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Crisis Management: A Look at ‘Crisis on Infinite Earths’ Parts 4 & 5

“Let me be clear.

There is no way that this is going to be perfect.”

These were the first two sentences I wrote for the review of the first parts of CRISIS ON INFINITE EARTHS, the five part reboot of the Arrowverse shows on the CW. And, to take all the mystery out of it, I was right. The landing was not stuck, so to speak. That’s not to say that it was bad or, worse, unentertaining.

It was! It was fun to just sit and watch tv for five hours and just…watch. I know I’m sitting here analyzing it after the fact, but I wasn’t watching it to be critical; I was watching it because I’m a fan. Now that we have that out of the way, I’m going to bring this house of cards to the ground.

I think the gap in the release of the first three parts and the second two was a little too long. Not because I have a bad memory or because I forgot any of the details of the first three, but because the enthusiasm I felt going into these last two had waned a bit more than I expected. I’m sure I’m not alone in this feeling. I’m sure others would say the same thing.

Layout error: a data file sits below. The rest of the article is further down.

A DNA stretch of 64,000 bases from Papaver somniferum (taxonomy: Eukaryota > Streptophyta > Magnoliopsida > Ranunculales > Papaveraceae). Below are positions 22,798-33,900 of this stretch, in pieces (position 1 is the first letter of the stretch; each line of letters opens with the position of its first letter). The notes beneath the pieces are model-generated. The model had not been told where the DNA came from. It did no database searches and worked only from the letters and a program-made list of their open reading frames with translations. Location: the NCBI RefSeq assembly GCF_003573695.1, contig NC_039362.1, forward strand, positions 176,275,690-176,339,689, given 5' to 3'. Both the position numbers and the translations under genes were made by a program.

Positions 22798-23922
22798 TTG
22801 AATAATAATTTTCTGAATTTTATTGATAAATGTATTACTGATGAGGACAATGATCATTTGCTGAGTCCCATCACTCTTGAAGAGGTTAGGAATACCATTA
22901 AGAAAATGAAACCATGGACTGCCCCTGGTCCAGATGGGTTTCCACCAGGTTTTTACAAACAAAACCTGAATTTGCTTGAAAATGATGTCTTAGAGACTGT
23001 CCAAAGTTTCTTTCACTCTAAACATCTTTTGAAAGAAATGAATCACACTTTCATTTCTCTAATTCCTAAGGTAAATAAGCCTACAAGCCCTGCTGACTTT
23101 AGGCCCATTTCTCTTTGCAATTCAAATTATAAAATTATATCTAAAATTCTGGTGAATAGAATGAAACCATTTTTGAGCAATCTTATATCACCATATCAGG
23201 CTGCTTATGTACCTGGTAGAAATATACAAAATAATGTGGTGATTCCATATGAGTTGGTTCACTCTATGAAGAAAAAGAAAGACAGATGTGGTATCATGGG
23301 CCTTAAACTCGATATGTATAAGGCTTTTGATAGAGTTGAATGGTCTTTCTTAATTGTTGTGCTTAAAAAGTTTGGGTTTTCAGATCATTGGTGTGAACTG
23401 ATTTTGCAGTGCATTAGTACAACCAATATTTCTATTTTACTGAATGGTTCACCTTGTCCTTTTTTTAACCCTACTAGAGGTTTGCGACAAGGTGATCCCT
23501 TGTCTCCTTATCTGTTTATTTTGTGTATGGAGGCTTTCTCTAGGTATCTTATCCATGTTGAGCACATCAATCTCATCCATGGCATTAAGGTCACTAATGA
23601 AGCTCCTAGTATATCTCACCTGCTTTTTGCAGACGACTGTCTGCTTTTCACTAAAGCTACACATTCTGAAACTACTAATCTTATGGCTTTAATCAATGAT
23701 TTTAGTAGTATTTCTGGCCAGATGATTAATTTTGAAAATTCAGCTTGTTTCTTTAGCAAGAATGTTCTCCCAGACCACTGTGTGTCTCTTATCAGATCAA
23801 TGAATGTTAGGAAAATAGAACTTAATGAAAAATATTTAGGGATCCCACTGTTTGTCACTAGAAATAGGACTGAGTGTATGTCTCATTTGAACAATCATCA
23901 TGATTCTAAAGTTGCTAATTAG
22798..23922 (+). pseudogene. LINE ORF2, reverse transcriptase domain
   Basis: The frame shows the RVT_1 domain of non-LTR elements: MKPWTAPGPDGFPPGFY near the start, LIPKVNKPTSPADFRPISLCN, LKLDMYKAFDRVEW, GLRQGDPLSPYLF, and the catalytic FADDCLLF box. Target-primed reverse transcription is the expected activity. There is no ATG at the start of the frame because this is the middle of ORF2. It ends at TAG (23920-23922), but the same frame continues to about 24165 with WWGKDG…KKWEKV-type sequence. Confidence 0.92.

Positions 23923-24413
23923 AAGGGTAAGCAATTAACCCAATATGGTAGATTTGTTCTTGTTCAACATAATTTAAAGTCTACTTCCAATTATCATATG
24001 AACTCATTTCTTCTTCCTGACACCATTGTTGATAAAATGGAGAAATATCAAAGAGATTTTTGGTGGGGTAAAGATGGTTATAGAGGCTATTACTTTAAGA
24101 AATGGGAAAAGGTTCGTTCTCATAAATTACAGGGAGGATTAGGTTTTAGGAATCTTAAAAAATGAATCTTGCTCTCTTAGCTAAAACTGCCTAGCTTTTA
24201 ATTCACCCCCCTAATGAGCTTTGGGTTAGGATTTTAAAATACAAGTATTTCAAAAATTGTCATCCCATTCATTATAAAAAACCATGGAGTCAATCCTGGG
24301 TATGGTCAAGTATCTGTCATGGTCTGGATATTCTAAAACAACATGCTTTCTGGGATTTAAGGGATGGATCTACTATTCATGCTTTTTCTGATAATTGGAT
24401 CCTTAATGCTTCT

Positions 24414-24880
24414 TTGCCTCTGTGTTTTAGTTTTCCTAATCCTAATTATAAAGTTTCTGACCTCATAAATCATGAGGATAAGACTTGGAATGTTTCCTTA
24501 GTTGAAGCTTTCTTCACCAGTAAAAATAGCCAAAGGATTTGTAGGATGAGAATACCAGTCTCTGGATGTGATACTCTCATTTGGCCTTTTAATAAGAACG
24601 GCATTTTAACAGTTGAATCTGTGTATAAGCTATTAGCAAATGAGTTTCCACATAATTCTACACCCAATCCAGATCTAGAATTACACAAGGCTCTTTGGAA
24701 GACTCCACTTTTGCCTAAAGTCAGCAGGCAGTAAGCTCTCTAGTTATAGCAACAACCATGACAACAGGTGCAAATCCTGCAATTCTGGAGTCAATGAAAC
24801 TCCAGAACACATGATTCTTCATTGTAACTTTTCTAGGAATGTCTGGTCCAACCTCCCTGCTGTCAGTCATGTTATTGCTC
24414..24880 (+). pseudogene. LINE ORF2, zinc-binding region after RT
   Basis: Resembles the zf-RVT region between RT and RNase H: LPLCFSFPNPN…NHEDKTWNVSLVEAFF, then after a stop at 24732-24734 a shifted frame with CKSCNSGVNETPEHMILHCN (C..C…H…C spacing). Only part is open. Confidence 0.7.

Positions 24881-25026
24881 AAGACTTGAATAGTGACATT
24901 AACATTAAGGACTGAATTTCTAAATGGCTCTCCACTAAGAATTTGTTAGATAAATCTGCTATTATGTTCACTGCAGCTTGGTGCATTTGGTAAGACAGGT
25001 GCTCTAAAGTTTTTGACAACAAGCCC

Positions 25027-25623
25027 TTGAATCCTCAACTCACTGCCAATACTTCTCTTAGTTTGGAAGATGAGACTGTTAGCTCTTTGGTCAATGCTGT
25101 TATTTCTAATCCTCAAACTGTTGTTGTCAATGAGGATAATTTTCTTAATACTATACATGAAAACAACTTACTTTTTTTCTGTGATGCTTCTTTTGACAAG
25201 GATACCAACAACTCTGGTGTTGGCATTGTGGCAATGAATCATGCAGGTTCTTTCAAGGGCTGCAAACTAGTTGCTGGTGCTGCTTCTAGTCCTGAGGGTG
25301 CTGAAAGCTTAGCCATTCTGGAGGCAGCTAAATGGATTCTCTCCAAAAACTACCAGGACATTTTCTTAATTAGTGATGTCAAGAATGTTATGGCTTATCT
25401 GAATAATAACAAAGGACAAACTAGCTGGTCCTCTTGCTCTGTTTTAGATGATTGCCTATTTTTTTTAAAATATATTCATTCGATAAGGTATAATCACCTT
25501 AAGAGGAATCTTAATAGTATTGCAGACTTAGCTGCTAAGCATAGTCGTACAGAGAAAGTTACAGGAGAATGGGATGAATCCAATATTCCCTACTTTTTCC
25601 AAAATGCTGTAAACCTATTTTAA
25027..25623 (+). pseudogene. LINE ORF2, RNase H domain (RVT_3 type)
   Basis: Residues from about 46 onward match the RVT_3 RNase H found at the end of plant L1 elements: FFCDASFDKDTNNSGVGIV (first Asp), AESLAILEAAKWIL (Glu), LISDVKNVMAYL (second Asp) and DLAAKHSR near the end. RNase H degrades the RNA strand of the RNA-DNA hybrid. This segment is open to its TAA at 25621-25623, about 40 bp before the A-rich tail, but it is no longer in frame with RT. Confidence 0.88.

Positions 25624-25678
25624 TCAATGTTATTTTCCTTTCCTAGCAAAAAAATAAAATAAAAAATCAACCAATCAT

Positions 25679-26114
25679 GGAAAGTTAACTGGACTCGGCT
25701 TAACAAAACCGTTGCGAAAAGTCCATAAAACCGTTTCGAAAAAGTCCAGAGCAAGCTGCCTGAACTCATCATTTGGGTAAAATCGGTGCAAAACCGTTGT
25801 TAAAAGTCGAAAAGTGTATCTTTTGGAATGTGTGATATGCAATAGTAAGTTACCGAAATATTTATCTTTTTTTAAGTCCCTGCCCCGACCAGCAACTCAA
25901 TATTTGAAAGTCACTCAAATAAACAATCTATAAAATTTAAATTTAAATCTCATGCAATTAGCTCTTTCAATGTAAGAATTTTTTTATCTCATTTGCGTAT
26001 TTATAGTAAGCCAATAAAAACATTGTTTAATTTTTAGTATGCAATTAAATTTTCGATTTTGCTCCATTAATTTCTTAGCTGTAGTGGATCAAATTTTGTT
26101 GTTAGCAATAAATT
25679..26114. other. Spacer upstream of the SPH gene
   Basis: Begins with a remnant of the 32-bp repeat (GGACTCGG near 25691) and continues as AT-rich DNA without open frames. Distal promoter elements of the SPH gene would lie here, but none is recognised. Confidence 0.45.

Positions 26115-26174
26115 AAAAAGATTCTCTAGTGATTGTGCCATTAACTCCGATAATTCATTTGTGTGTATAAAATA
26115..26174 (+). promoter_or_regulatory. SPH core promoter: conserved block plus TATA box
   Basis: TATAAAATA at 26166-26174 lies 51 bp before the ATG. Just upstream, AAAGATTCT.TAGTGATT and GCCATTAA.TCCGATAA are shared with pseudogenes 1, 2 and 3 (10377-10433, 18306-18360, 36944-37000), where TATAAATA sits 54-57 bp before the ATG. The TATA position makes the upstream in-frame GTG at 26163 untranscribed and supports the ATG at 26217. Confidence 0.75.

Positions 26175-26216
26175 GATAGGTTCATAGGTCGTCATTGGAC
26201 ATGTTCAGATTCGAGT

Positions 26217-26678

If you watch the five concurrently, you understand pretty quick that the fifth chapter isn’t necessary to be part of the event. You could have Kara waking up on her own show and have her dealing with the new reality of her surroundings there, and make it more intimate to the viewers of her show. If the only reason for putting the entire Arrowverse cast on LEGENDS for this last chapter was to make it the coda of the crossover, then I think you’d be better served by just having guest stars on the one show. I’ll come back to this from a different angle in a few.

There were a few times, in these last two episodes, where I questioned the logic behind the storytelling choices. More than a few, really, but I want to focus on the two biggest ones:

1 – Why make Oliver the Spectre at all?
2 – What was the point of all of this?

Let’s tackle the first one as it is a big turning point in the story that ultimately serves nothing.

No wait, it does serve something, but it’s not the larger picture. As I mentioned in the first recap, I mentioned that this was Steven Amell’s swansong, and as the first of the Arrowverse shows, it was well deserved. They kill off Ollie and then take two additional episodes to explore the subplot of his friends trying to bring him back. All fine. Then the twist of Jim Corrigan showing up and passing off the mantle of the Spectre happens, and you start to think that there’s something special happening here. It’s a bit of a broken promise, though, when you get to the end.

Oliver dies once more in his final fight with the Anti-Monitor. He’s no longer the Spectre…I think? It’s not 100% clear, but it seems as though this second death is final and, I guess, Corrigan is the Spectre again (or, maybe more accurately, the spirit of God’s vengeance is not anchored to a human soul). So, my question remains…why make Oliver the Spectre if Corrigan could have done all this, and THEN pass the Spectre to Ollie?